First, with the World Bank, there is the Belize Blue Economy Project.

This 30-million-dollar project is for the improvement of Belize’s management capacity for sustainable development of its blue economy and increase access to climate resilient and sustainable water and sanitation services in targeted coastal areas.

Second, and also with the World Bank, is the 129-million-dollar Belize Renewable Integration and Energy Resilient System Project.

This project will develop new renewable energy generation to build our resilience in electricity generation that can withstand extreme climates by strengthening the national transmission infrastructure.

Third, is the Rudimentary Water System Upgrade for improvements to water supply systems in Chunox, Georgeville, Mahogany Heights, and San Antonio (Toledo).

This project, funded through the Caricom Development Fund, comprises small-scale infrastructure works and capacity building for key stakeholders.

Fourth, with the Interamerican Development Bank, there is the 40- million-dollar Skills for the Future Program.

The objective of the project is to contribute to the closing of the skills gap to prepare tomorrow’s workforce of the fourth Industrial Revolution.

We have to continue to invest in the development of our people, Madam Speaker.

Fifth, also with the IDB, is a 17-million-dollar project for Improving Efficiency, Quality, and Access in Belize’s Health System.

The objective of the project is to improve the health of the population in Belize through increased efficiency, quality, and access to health services.

Sixth, is the Promoting Sustainable Growth in the Blue Economy Program another project in partnership with IDB, this is a 14-million-dollar program to improve the  income generation capacity of artisanal fisherfolks, and to maintain export levels of fisheries products while contributing to the sustainable use of commercial oceanic resources.

Then there is the 78-million-dollar project for Building the Adaptative Capacity of Sugarcane Farmers in Northern Belize.

A 10 million dollar;  “Building Community Resilience via Transformative Adaptation”

The North Ambergris Caye Water/Wastewater Project,” valued at 300 million dollars, where Government expects to access the first 100 million Belize dollars in grant funding from the GCF.

The 20-million Resilient Rural Belize to promote climate-smart agricultural production.

The Building Community Resilience via Transformative Adaptation Project, valued at five million dollars.

Belize’s second Adaptation Fund project was approved and will begin implementation in 2024.

The first disbursement of funds was received on 2nd February 2024. This project aims to build community resilience via transformative adaptation and specifically will work to improve Belize’s long-term capacity to protect communities from climate threats posed by drought, unpredictable water availability, floods, and improper wildfire management.

And lastly, a Project for the Use of Nature-based Solutions to Increase Resilience to Extreme Climate Events in the Atlantic Region of Central America.

Madam Speaker, further explanation of all these projects form a part of the text of the budget speech.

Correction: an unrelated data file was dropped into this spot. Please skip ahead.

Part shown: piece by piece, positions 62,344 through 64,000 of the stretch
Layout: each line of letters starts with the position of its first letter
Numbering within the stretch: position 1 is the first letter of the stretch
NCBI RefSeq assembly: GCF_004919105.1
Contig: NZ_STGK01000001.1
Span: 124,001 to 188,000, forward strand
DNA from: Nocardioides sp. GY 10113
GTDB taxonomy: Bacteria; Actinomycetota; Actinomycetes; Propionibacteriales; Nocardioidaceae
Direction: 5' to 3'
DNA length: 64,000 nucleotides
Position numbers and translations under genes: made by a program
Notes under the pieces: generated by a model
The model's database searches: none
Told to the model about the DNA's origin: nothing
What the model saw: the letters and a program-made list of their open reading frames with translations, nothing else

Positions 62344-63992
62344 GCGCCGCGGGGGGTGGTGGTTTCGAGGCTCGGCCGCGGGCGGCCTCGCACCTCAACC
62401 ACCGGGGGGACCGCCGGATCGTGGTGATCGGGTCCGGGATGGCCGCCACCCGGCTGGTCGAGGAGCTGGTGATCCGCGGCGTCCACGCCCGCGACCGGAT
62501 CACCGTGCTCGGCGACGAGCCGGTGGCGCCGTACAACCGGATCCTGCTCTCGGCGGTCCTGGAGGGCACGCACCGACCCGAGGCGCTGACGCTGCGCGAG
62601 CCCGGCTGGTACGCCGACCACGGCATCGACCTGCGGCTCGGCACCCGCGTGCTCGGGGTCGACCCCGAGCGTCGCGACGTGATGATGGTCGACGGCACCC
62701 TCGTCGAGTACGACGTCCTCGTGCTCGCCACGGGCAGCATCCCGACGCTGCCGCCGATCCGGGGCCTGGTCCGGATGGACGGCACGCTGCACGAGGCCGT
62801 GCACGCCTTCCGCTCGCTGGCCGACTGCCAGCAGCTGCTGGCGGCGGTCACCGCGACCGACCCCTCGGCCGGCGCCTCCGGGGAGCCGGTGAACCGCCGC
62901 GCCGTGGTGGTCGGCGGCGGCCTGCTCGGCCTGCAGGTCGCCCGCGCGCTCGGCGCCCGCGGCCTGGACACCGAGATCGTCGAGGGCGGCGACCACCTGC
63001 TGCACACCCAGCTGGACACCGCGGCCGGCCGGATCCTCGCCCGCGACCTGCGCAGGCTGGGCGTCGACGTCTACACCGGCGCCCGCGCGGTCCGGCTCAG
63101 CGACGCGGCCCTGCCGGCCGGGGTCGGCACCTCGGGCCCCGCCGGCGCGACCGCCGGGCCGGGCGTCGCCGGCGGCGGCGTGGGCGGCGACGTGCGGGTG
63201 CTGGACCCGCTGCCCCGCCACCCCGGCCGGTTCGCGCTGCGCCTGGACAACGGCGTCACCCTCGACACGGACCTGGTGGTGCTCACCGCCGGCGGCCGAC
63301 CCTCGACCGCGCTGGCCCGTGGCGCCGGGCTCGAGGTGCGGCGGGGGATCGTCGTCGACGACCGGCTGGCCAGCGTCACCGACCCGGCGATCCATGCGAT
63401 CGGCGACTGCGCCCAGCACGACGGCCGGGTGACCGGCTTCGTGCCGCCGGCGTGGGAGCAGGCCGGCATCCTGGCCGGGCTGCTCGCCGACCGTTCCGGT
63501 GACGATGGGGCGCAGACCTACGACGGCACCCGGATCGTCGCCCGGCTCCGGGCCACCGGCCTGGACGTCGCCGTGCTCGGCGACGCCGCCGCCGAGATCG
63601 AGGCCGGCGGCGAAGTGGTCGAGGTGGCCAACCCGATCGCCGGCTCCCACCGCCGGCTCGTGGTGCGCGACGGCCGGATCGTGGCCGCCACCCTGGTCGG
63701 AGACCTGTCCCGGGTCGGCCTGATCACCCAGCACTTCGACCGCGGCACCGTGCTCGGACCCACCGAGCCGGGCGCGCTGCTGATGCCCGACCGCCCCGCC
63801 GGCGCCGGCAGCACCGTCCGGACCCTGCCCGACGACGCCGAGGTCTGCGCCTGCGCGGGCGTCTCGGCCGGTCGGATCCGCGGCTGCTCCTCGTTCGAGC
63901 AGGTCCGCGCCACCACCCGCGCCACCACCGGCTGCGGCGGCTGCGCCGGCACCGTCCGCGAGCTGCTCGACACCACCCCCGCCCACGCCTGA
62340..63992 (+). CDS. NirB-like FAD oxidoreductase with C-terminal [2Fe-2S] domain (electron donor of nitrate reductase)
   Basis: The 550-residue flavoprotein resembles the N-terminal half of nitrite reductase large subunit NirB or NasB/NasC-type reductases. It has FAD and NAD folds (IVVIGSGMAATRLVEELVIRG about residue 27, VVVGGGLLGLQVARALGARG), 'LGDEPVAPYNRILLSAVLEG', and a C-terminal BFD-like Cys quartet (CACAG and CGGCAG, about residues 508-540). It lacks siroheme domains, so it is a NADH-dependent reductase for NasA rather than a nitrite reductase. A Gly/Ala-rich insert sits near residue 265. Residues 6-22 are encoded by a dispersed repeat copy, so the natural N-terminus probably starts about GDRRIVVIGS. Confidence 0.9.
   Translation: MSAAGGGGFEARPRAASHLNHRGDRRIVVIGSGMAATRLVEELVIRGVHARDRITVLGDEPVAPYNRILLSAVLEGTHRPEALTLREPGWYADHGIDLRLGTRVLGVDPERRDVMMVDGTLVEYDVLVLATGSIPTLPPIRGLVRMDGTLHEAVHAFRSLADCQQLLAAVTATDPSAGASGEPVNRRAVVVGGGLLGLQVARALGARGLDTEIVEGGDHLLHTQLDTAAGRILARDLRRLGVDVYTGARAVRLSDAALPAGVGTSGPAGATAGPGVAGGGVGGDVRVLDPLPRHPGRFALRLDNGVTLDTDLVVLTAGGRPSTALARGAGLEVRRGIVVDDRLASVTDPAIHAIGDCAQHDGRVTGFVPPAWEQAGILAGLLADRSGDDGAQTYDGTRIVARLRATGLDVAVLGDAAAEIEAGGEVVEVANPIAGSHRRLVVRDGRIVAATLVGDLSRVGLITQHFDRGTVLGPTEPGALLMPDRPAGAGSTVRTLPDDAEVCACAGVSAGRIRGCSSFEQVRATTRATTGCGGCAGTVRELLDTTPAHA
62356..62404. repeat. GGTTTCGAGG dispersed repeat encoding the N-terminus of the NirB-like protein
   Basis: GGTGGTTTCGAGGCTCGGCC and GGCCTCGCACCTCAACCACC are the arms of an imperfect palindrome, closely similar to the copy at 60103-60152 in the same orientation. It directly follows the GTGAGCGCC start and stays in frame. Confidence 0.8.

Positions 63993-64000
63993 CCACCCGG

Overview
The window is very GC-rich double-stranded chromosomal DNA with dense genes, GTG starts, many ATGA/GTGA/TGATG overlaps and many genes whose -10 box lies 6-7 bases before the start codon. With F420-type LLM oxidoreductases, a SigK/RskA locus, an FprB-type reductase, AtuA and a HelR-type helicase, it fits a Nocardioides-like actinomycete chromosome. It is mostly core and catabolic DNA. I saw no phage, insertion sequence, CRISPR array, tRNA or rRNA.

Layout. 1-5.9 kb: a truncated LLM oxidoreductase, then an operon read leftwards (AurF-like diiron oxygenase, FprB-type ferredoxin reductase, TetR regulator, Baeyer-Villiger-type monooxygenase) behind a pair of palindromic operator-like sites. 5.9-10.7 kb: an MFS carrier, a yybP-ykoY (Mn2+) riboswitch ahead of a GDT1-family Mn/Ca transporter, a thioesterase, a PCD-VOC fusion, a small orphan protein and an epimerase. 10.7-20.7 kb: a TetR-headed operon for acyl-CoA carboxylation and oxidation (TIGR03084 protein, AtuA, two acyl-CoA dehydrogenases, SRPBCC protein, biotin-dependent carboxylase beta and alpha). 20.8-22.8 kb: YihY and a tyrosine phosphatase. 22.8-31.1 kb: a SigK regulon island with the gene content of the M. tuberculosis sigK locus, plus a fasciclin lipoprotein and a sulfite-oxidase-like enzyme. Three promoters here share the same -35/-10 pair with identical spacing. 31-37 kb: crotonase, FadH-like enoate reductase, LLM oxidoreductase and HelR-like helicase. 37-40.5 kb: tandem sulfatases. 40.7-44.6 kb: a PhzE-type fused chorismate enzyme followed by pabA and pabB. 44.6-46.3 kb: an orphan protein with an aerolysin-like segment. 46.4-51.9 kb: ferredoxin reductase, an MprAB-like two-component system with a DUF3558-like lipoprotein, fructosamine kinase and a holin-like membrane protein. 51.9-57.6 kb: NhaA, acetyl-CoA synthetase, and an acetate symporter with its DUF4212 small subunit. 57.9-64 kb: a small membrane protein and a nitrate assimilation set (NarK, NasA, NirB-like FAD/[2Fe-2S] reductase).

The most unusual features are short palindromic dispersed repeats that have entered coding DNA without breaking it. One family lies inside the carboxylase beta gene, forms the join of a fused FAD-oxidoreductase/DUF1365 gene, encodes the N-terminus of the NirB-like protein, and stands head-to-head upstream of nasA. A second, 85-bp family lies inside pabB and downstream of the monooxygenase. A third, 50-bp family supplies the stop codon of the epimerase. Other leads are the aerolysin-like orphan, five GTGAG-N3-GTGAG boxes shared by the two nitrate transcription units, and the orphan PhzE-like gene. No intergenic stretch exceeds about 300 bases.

Health & Wellness

Turning now to health and wellness.

Among the highest core priorities for this Administration is the provision of health and wellness care and services.

Based on this conviction, so many massive investments are being made across the public health care system.

These investments include, for example, CABEI’s funding of a modernization assessment of hospitals in Punta Gorda, Orange Walk Town and Belize City.

This needs assessment will be followed by project financing to implement the modernization projects.

Only last week accompanied by the Area Representative and Mayor we broke ground for the new hospital in San Pedro, Ambergris Caye, where, through the cooperative program with Taiwan, Government will invest 33.4 million dollars in a first class, fully equipped hospital.

And then there is the 90 million dollars this Administration has secured in concessionary funding from the Saudi Fund for Development for the construction of a tertiary care hospital here in Belmopan.

The selection process for the design and supervision of the new facility will be completed by the end of this month and a contract signed in April of this year.

And this focus by Government has itself inspired a number of private sector healthcare investments, to the tune of tens of millions and hundreds of high-paying jobs.

Expansions to Belize Medical Associates and Health Care Partners in Belize City and the recently inaugurated Hope Hospital in San Pedro exemplify these expansions.

Perhaps the public healthcare program with the greatest potential impact for citizen wellness is the National Health Insurance Program.

I am thoroughly elated that the NHI program, having been piloted on the Southside of Belize City, and then the Southern region, has now been expanded to the Orange Walk District, where 20,000 Orange Walkeños have registered with the three Primary Care Providers that have been contracted.

These Primary Care Providers in Orange Walk will be supported by six laboratories, two imaging providers and three pharmacies, all ensuring that our citizens receive optimal care.